How Retailers are Keeping the Grinch from Stealing This Holiday Season

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Sadly, it’s not just the Grinch ruining the holidays for many retailers. It’s thievery.

Last year, about $112B was lost to various types of retail crime, including shoplifting, flash mobs, and organized crime.

Technologies, including AI-based video at point-of-sale,  sensory heat maps, cash automation technology, and autonomous security robots, are helping retailers prevent, spot, and report theft. But automation is not moving fast enough to outrun criminals.

So, what’s the solution?

Humans? That’s what Best Buy is banking on, according to this report from CNN.¬†

Lowes reported that having more people on the floor reduced theft by one percent. That may not seem like a lot, but it adds up!

Although having more customer service support staff in stores can’t possibly eliminate all forms of crime, knowing that eyes are watching may dissuade consumers with sticky fingers from emptying shelves.

In preparation for the holiday season, the National Retail Federation declared October 26th as Fight Retail Crime Day. During that time, 50 leaders from 30 retail brands met to learn and lobby.

Savvy retailers are incorporating comprehensive training programs into their onboarding to ensure that their employees know how to identify and deal with different types of crimes and scams without risking their own safety.

But retailers are already combatting staffing challenges, so expecting retail workers to “police” can also create and contribute to stress.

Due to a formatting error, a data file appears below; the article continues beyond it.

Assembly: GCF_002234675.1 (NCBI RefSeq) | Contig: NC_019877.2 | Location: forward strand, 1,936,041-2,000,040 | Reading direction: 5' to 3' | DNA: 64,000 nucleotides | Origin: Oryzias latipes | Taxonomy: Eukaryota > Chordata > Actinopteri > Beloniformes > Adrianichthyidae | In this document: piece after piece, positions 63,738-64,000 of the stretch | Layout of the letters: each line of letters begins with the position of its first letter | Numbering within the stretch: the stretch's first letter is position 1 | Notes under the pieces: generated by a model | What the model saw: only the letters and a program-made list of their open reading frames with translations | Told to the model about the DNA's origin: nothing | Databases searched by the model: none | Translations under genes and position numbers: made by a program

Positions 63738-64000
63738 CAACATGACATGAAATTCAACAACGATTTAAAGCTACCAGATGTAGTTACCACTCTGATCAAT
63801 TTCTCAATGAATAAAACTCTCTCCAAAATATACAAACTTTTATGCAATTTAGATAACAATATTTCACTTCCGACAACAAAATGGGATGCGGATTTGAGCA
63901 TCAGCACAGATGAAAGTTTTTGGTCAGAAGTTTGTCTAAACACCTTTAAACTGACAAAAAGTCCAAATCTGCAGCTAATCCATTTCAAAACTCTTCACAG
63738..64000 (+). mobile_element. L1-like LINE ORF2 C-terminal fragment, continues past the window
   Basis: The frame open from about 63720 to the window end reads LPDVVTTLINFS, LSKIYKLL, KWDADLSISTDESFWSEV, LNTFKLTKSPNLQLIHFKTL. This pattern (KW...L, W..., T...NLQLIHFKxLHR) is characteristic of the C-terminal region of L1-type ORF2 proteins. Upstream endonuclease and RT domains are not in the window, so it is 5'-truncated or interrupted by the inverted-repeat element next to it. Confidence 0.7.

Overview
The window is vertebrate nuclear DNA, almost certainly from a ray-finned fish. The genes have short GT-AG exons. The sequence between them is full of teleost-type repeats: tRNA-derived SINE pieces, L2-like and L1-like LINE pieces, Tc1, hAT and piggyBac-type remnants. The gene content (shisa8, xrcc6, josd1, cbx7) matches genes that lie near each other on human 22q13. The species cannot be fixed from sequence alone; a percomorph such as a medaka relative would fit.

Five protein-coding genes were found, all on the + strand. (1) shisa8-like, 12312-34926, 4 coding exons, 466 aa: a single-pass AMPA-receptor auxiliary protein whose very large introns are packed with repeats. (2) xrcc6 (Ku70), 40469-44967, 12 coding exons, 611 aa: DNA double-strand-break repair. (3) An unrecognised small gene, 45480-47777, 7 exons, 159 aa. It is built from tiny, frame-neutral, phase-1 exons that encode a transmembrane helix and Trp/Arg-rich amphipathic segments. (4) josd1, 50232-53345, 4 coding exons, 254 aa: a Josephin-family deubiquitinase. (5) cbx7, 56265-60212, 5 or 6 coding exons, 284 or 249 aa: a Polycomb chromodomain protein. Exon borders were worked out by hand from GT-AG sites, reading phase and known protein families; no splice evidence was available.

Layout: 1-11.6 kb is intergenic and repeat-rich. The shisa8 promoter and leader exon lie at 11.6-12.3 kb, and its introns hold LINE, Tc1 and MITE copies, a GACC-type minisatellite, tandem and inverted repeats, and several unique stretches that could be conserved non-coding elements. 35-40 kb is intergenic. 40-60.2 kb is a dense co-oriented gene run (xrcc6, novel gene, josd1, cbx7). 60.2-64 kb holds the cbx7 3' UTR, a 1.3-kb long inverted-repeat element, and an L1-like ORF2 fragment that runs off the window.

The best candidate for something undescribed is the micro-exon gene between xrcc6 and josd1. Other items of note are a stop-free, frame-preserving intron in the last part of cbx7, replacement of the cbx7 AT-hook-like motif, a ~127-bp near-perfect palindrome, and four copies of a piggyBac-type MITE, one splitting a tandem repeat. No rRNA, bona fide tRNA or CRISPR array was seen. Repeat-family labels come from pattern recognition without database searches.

Among the most common forms of retail crime are:

  • Shoplifting
  • Robbery and attempted robbery
  • Payment fraud
  • Return fraud (attempting to return stolen or used goods)
  • Vandalism
  • Organized retail theft (crimes taking place throughout the supply chain rather than in a retail store itself)

Violence and aggression are also on the upswing at brick-and-mortar businesses.

Retailers must remain savvy on new surveillance systems, train their teams to spot and report crimes, and design their stores to minimize theft.

Many retailers have resorted to locking up products that are often stolen. Although that solution may seem old-fashioned, it appears to be effective.

The good news is that many companies are now working on tech-based solutions and early warning systems to mitigate loss.

Walmart, Target, Lowe’s, Kroger, Macy’s, and CVS are among the many companies that are partnering with technology innovators to build new systems to identify and dissuade (if not catch) criminals.

As with many problems, the right mixture of humans and robots may ultimately be the answer. But for the 2023 holiday season, retailers need to be aware and prepared — and keep their eyes on new technology-based solutions.

And we can all breathe a sigh of relief that retailers don’t need to deal with robot shoplifters (yet).

Nancy A Shenker, senior editor with Street Fight, is a former big brand (Citibank, Mastercard, Reed Exhibitions) marketing strategist and leader. She has been featured in, the New York Times and Forbes.